Inkjet and Toner Printer Cartridges Refill

Saving Money on Inkjet Printing

Inkjet Refills - How to Save Money

Modern inkjet printers are truly marvellous devices. For a small down payment outlay you can get a fast printout with excellent quality. The main downside to them if you do a lot of printing is the cost of the ink cartridges.

The printer manufacturers make the purchase price of their printers attractively low, then sell you replacement ink cartridges at high prices. It's the same concept as razors - you can get a razor at a low price, but watch out when you need to buy new blades for it.

PRINTER CARTRIDGES INK & TONER REFILL

In their attempts to thwart consumers from being able to use lexmark cartridges in their printers, some printer manufacturers have gone to great lengths to force consumers to buy their ink. A printer company could probably do very well by building a solid printer and selling replacement cartridges at a more realistic price. They would likely make up what they lose in profit margin by selling more cartridges, plus they would definitely build up a lot of consumer loyalty.

So what are the alternatives to expensive cartridges? Refill your factory cartridges? Buy xerox cartridges? The first option, refilling cartridges, is a very good one. So long as you have a cartridge which is about to empty or has just emptied by using a specialist InkTec refill kit you are likely to triumph. Some of the national office supply stores have recently started refilling cartridges for customers. This may turn out to be a good way to save on ink. So if you do it for yourself you can save even more cash. oki cartridges are a good choice, if you have the right printer. Each cartridge is new and is filled and sealed properly, the quality will be very good at a much lower price than you would pay for factory cartridges.

Printer companies can't void your printer warranty if you use samsung cartridges, unless the cartridges actually cause damage to the printer. Having used refills for years, I have never seen a printer become damaged by using them.

How do you know if your new printer will accept 3rd party cartridges? One way is to search for web sites that sell aftermarket (canon) cartridges and see what models are listed on their sites. For instance, some models of Canon printers will accept hewlett packard cartridges and some will not. If you need to buy a new printer, it would pay to investigate before you buy so you will know if you can use aftermarket ink cartridges. Modern inkjet printers are truly marvelous devices. For a small cash outlay you can get a fast printout with excellent quality. The main downside to them if you do a lot of printing is the cost of the ink cartridges.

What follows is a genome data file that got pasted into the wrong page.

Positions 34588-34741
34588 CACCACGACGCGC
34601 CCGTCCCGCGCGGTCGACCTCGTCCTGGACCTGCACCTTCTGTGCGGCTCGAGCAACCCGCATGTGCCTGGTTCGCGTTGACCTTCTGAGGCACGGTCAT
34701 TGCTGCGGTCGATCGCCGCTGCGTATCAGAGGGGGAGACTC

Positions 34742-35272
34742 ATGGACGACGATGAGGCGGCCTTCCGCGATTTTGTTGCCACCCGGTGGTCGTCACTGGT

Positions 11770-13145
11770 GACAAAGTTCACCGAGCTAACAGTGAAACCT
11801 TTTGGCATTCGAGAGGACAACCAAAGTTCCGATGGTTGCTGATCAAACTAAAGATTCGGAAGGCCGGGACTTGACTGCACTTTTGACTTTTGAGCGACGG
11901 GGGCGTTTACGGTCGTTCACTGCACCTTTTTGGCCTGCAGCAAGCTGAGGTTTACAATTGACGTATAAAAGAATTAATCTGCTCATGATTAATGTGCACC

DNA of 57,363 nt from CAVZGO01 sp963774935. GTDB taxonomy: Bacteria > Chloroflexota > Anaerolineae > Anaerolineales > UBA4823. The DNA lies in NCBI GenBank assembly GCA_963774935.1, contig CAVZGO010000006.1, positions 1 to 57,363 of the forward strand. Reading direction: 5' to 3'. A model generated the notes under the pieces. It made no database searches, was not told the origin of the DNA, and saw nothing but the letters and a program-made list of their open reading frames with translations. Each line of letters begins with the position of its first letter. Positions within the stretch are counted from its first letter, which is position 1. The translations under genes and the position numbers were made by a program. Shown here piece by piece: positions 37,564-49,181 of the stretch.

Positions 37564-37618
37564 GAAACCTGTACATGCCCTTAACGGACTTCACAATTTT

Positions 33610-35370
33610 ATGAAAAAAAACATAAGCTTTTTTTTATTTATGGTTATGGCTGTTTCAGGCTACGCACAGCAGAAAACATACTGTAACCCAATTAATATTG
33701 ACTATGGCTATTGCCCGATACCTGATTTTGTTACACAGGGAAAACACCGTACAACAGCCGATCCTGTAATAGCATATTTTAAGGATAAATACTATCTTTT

The printer manufactures make the purchase price of their printers attractively low, then sell you replacement ink cartridges at high prices. It's the same concept as razors - you can get a razor at a low price, but watch out when you need to buy new blades for it. In their efforts to thwart consumers from being able to use 3rd party cartridges in their printers, some printer manufactures have gone to great lengths to force consumers to buy their ink. A printer company could probably do very well by building a solid printer and selling replacement cartridges at a more reasonable price.

They would likely make up what they lose in profit margin by selling more cartridges, plus they would definitely build up a lot of consumer loyalty. How do you know if your new printer will accept 3rd party cartridges? One way is to search for web sites that sell aftermarket (3rd party) cartridges and see what models are listed on their sites. For instance, some models of Canon printers will accept 3rd party cartridges and some will not. If you need to buy a new printer, it would pay to investigate before you buy so you will know if you can use aftermarket ink cartridges.

Another factor to consider if you're concerned about the cost of inkjet printing is this: what am I going to be printing? If you're going to print a lot of photos, it makes sense to buy a 6-color printer. If you're mainly going to print text and illustrations, as in general business applications or books, a 4-color printer will do just as well and will cost less to operate. Also, is each color contained in its own cartridge, or does the printer use a multicolor cartridge? It doesn't make sense to replace an entire color cartridge when only the yellow has run out.

 

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